Senegal became popular as a destination for Cape Verdean migrants in the 1920s, as immigration to the United States became more difficult as a result of the Emergency Quota Act of 1921 and then the Immigration Act of 1924. The United States had previously functioned as an escape route for Cape Verdeans who hoped to avoid coerced migration to other Portuguese colonies such as São Tomé and Príncipe or Angola. Portuguese authorities often refused to issue passports or travel permits for other destinations; however, Senegal's proximity to Cape Verde allowed emigrants to travel there in a clandestine fashion. Women typically pursued domestic work in the homes of French colonists, while the men were employed as artisans. The flow of Cape Verdean emigrants to Dakar continued until the 1950s. When Senegal achieved independence in 1960, some Cape Verdeans followed their French colonist employers to France, augmenting the numbers of Cape Verdeans already found in France in cities such as Paris, Versailles, and Nice. However, many others chose to remain in Senegal.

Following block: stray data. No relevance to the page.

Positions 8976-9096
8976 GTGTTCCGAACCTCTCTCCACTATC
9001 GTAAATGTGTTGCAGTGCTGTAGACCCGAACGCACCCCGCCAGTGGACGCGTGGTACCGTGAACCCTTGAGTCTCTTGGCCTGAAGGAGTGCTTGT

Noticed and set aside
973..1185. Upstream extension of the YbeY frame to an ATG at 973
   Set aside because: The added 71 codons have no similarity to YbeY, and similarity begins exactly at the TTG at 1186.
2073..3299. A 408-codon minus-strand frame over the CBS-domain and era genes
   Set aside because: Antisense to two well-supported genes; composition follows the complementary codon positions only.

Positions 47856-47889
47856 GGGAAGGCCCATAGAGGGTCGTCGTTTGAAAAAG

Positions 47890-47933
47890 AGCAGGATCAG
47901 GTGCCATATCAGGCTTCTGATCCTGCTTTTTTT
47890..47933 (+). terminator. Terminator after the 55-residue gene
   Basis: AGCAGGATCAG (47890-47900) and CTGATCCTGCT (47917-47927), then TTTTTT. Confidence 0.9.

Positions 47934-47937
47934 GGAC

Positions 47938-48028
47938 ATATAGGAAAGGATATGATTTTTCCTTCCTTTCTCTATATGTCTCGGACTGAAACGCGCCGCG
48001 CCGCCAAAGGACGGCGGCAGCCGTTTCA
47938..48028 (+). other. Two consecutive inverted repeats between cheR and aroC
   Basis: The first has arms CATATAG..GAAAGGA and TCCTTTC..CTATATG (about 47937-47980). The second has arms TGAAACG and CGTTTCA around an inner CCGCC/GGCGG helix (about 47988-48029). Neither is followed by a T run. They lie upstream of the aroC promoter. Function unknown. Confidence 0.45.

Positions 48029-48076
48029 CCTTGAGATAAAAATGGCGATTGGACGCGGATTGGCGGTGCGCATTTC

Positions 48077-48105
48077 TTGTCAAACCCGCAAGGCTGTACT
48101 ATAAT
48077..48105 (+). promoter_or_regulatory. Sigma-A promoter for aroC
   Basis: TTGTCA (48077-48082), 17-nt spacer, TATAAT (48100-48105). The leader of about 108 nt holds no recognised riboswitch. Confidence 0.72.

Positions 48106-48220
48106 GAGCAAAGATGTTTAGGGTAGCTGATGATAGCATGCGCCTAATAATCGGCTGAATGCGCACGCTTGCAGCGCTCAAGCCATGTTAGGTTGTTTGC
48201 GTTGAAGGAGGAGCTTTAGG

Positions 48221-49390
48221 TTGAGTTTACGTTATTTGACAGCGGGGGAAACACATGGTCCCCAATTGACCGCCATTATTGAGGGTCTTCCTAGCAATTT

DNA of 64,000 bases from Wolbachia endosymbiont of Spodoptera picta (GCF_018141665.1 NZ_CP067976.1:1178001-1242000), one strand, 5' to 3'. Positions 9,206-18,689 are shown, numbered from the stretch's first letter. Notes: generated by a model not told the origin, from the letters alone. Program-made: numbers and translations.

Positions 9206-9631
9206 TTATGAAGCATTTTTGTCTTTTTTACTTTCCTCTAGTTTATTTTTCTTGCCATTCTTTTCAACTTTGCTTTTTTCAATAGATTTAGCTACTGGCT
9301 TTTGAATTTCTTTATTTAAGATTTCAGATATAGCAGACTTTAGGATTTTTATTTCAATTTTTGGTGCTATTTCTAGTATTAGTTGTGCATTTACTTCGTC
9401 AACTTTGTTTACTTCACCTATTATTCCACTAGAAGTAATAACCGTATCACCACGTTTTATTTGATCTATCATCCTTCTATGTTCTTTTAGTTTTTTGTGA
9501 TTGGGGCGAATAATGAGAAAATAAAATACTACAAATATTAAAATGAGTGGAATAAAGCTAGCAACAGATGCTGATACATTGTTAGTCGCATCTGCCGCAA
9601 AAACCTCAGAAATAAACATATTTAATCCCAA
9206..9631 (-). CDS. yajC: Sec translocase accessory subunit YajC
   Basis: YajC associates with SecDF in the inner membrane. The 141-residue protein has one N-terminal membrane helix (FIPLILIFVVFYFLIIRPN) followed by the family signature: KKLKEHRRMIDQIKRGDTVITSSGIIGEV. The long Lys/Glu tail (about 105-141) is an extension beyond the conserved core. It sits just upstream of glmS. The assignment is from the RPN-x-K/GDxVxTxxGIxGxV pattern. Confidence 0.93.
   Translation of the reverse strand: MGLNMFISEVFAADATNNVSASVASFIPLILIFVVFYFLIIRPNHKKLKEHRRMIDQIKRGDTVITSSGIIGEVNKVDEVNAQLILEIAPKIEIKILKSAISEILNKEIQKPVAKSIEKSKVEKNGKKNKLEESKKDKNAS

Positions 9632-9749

There are roughly 300 people among the Cape Verdean community in Senegal who have migrated back to the land of their ancestors. Most completed their education in Senegal, but then, unable to find suitable work in the country of their birth, came to Cape Verde for work as teachers or in the health field. However, few Cape Verdean parents in Senegal have followed their children back to Cape Verde.
Carling, Jørgen; Batalha, Luís, "Cape Verdean Migration and Diaspora", in Batalha, Luís; Carling, Jørgen, Transnational Archipelago: Perspectives on Cape Verdean Migration and Diaspora, Amsterdam University Press, pp. 13–34, ISBN978-90-5356-994-8